Enlarge /. The TikTok logo is displayed on a smartphone, with the logo of the parent company ByteDance in the background.
For several months, President Donald Trump pushed for TikTok to be banned or sold to a US company. It appears to have prevailed when Oracle confirmed that a deal had been made with ByteDance through TikTok. That transaction doesn't have to necessarily allay White House concerns about the popular video app, however – and the deal has a long way to go in a short time to close.
The specific terms of the agreement have not yet been published. The arrangement is not the full sale that Trump pushed for just last Friday. China's export ban on machine learning and artificial intelligence algorithms prevented this type of direct capture.
Oracle said very little about the transaction, which first leaked late Sunday. On Monday morning, the company confirmed that it had proposed to Finance on the weekend of September 12-13 to become ByteDance's "trusted technology provider." On Tuesday morning, she repeated the statement as part of a filing with the US Securities and Exchange Commission.
Treasury, you're up
US Treasury Secretary Steven Mnuchin spoke to CNBC on Monday about the next steps for the deal. Mnuchin did not discuss the details of the transaction, but reiterated that Oracle was the "trusted technology partner". He added that Oracle had "made many statements on national security issues" and promised to "create TikTok Global as a US-headquartered company with 20,000 new jobs."
The proposal was forwarded to the Treasury Department as it houses the US Foreign Investment Committee (CFIUS). Composed of members from more than a dozen different agencies, CFIUS conducts national security reviews on transactions in which a foreign company acquires part or all of the US company. The proposed Oracle deal is just the opposite – a US company invests in a foreign platform – and is usually not scrutinized by CFIUS. However, the committee has been heavily involved in the entire TikTok saga so far.
CFIUS began a retrospective review of TikTok last fall, which was formed when ByteDance acquired and renamed US company Musical.ly. The White House ended that review on Aug. 14 with an executive order (PDF) stating that the acquisition of Musical.ly is indeed a national security threat, bans the acquisition retrospectively, and requires CFIUS to oversee a sale process.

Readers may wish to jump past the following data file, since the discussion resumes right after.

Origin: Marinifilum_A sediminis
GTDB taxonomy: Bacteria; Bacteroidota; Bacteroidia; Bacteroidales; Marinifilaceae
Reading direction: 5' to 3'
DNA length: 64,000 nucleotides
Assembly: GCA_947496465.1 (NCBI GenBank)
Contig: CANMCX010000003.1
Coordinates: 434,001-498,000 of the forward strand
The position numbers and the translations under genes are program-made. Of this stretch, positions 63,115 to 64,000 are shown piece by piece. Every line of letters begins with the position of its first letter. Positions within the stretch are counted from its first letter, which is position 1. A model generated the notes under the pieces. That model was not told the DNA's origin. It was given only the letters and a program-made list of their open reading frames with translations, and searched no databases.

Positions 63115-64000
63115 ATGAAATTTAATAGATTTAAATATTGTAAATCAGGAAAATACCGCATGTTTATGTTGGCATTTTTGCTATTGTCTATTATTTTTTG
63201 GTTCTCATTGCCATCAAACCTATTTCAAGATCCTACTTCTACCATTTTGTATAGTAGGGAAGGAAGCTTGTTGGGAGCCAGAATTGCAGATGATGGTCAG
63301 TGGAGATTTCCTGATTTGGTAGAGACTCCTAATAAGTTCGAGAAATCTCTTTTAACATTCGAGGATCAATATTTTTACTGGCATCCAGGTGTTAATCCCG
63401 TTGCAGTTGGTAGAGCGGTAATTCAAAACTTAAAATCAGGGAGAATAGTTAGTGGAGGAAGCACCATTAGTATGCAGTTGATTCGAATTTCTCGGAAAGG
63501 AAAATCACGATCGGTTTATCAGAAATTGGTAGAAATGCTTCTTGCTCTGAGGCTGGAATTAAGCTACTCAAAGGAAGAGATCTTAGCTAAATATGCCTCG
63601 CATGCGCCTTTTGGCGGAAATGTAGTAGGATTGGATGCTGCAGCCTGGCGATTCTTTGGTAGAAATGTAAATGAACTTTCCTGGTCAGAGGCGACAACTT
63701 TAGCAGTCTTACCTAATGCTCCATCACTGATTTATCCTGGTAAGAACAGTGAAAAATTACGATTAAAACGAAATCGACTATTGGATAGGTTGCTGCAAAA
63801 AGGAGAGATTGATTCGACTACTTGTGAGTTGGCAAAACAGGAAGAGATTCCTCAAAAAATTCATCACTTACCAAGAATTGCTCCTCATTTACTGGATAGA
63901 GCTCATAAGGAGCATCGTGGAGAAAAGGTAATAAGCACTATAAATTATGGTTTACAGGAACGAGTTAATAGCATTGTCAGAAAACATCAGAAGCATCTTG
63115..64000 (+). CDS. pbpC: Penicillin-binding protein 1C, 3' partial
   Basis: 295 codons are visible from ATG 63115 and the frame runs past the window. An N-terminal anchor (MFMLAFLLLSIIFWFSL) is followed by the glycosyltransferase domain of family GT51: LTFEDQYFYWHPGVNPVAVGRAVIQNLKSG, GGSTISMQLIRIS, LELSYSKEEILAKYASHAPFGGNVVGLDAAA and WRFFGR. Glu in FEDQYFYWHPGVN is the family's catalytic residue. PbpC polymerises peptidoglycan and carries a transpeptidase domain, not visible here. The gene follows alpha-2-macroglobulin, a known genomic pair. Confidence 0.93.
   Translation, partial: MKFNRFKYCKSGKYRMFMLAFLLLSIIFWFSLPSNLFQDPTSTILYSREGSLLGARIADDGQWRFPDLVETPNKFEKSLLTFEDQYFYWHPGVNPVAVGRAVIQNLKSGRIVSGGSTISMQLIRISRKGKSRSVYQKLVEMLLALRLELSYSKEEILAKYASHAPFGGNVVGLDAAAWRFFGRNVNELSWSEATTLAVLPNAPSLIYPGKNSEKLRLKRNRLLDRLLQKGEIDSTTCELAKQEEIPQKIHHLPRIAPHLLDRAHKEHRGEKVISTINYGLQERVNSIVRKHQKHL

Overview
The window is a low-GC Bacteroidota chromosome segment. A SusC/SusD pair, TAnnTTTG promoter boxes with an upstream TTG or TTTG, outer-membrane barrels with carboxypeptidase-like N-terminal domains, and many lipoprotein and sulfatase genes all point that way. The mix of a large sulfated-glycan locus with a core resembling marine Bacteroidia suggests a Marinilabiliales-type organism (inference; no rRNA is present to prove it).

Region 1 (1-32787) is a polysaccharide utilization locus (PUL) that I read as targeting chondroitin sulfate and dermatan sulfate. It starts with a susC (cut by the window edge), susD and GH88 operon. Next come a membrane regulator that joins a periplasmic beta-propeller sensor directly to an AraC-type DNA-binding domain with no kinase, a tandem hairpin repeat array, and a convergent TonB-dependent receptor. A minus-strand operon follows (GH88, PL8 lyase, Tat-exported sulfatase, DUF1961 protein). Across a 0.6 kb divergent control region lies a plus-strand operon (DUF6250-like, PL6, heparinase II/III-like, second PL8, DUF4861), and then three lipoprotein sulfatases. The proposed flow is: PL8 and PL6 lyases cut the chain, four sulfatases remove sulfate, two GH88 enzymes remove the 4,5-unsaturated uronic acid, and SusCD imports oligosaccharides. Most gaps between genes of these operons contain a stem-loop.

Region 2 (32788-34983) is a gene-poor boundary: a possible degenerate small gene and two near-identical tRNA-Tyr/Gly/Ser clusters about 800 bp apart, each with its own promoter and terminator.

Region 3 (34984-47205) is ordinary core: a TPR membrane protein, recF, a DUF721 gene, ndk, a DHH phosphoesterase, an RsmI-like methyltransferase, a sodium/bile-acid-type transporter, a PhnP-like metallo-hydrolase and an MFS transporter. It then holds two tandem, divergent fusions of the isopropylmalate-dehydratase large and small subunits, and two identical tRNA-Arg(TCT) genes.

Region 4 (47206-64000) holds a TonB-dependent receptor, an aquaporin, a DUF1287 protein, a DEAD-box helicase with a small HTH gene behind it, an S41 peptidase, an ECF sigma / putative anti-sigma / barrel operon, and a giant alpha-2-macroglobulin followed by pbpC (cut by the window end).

"The deadline is September 20th," Mnuchin told CNBC, despite Trump setting the deadline for September 15th several times. Until then, "There are two processes that we are going through. One is the CFIUS review, the other is the national security review under the President's Executive Order … We will review this in the CFIUS committee this week and then make a recommendation to the President and check it out with him. "
When Mnuchin was specifically asked about the national security threats posed by TikTok's proprietary algorithms, which may not be part of the business after all, he did not answer the question directly. Instead, he said, "From our point of view, we need to make sure the code is secure, that the Americans' data is safe, that the phones are secure, and we will try to have talks with Oracle for a few days over the next few years our technical teams. "
Trump advisers disagree on whether the administration should accept the Oracle deal or take more stringent measures, reports the Wall Street Journal. According to the WSJ, Mnuchin supports the Oracle deal and secured the support of Commerce Secretary Wilbur Ross ahead of the weekend. The WSJ did not name the "China Hawks" in the White House who reportedly opposed the deal. However, there are Republicans outside the White House who are openly calling on the CFIUS to ban the transaction.
Senator Josh Hawley (R-Mo.), Who frequently speaks out on technology issues, urged regulators to block the deal.
"The evidence available allows only one conclusion: ByteDance has no intention of relinquishing ultimate control of TikTok," wrote Hawley in a letter to Mnuchin (PDF).
The deal "is totally unacceptable and in total contradiction to the President's Executive Order of August 6," wrote Hawley, concluding that a total sale or ban would be preferable. "CFIUS should immediately decline any collaboration between Oracle and ByteDance and send the ball back to the ByteDance court so the company can find a more acceptable solution."
However, sources told CNBC this morning that the White House is looking to expedite approval and that an announcement giving the deal the green light could be made today.